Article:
Here is a quick guide to infant massage moves you can do at home for you to download. (File from baby.com) If you have an infant, I encourage you to look to your local community for a nearby class. It’s great to get together with other moms and babies. It’s also nice to have a scheduled time to do infant massage since sometimes the day can get away from us and don’t always take the time.

Do you do infant massage? Or have you done it with your kids before? I’d love to know!

I Am NOT a Pintrist Mom!

I’ve looked through Pintrist and I’ve just been in awe over some of the things that these people are doing! It amazes me that any one has the time, effort, money, endless creativity… to create so many Pintrist things to one up all the other moms. I am by no means a Pintrist mom. I do have a Pintrist page which I like to pin my recipes to. While I’m great at making my son all his own baby food (I’ve never given him store-bought baby food), I’m not one who wraps up perfect little gifts with perfect little bows. I’m also not the mom who can expertly decorate cakes. I’m just a mom who loves her son and tries to do the best she can every day. Some days we get lots done and I feel like Supermom. Other days, we’re lucky if little man makes it out of his pajamas when we go to the store.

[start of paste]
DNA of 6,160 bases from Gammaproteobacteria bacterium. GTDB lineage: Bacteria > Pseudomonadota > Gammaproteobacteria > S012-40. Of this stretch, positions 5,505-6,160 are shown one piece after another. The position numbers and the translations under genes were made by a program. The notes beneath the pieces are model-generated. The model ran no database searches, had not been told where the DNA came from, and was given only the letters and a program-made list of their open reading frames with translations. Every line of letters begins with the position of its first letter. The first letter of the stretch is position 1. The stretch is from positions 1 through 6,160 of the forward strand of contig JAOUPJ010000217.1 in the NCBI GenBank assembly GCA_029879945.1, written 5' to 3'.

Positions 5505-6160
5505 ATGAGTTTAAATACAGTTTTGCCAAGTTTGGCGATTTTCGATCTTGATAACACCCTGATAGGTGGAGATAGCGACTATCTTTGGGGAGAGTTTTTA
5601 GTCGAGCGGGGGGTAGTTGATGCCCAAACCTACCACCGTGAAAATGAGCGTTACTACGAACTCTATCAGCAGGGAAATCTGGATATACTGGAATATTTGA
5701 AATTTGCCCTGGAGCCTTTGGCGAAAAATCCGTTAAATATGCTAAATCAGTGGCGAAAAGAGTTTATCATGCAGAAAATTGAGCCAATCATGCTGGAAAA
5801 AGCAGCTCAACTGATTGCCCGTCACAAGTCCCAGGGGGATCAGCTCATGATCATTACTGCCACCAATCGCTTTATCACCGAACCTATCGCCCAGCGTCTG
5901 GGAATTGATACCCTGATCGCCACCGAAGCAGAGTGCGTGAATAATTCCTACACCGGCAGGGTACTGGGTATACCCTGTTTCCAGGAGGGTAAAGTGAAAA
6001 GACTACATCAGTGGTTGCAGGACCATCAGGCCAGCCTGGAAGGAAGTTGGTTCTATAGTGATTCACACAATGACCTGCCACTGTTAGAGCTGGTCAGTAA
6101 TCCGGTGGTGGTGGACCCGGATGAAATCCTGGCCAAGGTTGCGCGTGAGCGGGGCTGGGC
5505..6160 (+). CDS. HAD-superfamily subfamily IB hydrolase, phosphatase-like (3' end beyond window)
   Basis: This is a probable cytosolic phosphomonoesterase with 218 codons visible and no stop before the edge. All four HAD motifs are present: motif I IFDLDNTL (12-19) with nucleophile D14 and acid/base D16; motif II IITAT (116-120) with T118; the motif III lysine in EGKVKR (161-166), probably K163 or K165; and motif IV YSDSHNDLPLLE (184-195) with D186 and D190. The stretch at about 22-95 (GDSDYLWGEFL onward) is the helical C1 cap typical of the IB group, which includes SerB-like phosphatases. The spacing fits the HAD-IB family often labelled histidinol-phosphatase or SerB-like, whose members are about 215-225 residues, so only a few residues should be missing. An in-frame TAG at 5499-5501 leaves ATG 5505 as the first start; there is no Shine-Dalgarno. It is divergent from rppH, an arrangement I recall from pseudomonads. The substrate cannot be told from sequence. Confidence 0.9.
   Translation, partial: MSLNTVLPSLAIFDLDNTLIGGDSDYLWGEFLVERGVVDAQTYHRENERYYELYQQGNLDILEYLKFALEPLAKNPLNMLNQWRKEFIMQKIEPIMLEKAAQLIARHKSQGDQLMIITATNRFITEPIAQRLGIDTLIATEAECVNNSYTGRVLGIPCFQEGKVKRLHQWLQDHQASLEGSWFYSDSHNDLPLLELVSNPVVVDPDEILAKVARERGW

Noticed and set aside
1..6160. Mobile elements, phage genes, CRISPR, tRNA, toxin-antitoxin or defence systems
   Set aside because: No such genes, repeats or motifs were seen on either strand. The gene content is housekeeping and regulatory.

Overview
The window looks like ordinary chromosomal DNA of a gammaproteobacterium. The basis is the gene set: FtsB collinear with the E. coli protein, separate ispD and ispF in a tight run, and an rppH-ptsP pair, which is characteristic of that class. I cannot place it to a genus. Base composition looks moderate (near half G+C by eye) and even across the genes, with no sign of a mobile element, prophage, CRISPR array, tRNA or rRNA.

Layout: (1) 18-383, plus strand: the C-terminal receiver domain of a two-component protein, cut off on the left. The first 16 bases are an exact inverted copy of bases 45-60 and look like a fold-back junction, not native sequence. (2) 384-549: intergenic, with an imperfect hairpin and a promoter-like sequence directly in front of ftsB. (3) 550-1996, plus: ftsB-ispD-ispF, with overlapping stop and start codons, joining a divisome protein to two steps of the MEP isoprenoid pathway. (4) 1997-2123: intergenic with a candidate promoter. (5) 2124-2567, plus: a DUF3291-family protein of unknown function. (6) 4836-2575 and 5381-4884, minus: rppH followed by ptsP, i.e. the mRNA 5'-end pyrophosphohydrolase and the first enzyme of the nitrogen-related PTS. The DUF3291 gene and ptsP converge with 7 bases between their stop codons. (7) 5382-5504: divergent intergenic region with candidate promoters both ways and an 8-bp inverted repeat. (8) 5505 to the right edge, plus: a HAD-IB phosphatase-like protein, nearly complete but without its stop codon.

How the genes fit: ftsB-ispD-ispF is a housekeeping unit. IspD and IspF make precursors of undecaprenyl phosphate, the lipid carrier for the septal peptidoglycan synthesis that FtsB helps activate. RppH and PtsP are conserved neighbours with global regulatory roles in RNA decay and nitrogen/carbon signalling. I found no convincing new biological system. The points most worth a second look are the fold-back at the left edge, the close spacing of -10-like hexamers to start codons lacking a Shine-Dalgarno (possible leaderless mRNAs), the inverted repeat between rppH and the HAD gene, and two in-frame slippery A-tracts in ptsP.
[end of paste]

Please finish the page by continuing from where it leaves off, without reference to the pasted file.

I know I’m not the only mom out there who feels inferior to the Pintrist Moms. How do they do it? What is their secret? When I look at these pins from them I want to be like them. I want to be a Pintrist Mom. Then reality hits. Do I really want to be a Pintrist Mom? Well, I do in the sense that I want to be a “Stepford Wife”. I want a nice and beautiful life with perfect hair, a tidy house, a husband who brings home flowers, a son that never cries, dogs that always obey… We all secretly want perfect lives, but if we had them, we wouldn’t be us! I love the picture I have of my dog looking up at me after digging in the flower bed. His entire snout is covered in dirt. If I got flowers every day, they wouldn’t mean as much so the little things my husband does do, mean the world to me. If my son never cried, I wouldn’t find the quiet times so wonderful.